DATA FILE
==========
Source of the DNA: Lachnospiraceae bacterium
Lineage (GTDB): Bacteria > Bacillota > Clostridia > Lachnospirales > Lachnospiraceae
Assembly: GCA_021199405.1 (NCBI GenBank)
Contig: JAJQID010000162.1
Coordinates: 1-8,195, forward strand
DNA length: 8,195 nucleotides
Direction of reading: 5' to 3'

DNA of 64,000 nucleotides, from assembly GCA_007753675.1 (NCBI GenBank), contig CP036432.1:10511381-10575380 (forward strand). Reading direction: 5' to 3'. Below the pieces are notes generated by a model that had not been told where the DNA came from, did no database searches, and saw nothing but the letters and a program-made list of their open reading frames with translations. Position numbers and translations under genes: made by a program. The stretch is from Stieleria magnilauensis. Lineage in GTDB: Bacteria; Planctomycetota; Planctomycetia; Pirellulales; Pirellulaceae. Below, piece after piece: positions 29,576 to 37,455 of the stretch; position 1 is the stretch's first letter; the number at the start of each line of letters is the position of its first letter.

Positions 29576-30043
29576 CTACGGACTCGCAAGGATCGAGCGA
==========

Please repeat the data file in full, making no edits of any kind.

Source of the DNA: Lachnospiraceae bacterium
Lineage (GTDB): Bacteria > Bacillota > Clostridia > Lachnospirales > Lachnospiraceae
Assembly: GCA_021199405.1 (NCBI GenBank)
Contig: JAJQID010000162.1
Coordinates: 1-8,195, forward strand
DNA length: 8,195 nucleotides
Direction of reading: 5' to 3'

DNA of 64,000 nucleotides, from assembly GCA_007753675.1 (NCBI GenBank), contig CP036432.1:10511381-10575380 (forward strand). Reading direction: 5' to 3'. Below the pieces are notes generated by a model that had not been told where the DNA came from, did no database searches, and saw nothing but the letters and a program-made list of their open reading frames with translations. Position numbers and translations under genes: made by a program. The stretch is from Stieleria magnilauensis. Lineage in GTDB: Bacteria; Planctomycetota; Planctomycetia; Pirellulales; Pirellulaceae. Below, piece after piece: positions 29,576 to 37,455 of the stretch; position 1 is the stretch's first letter; the number at the start of each line of letters is the position of its first letter.

Positions 29576-30043
29576 CTACGGACTCGCAAGGATCGAGCGA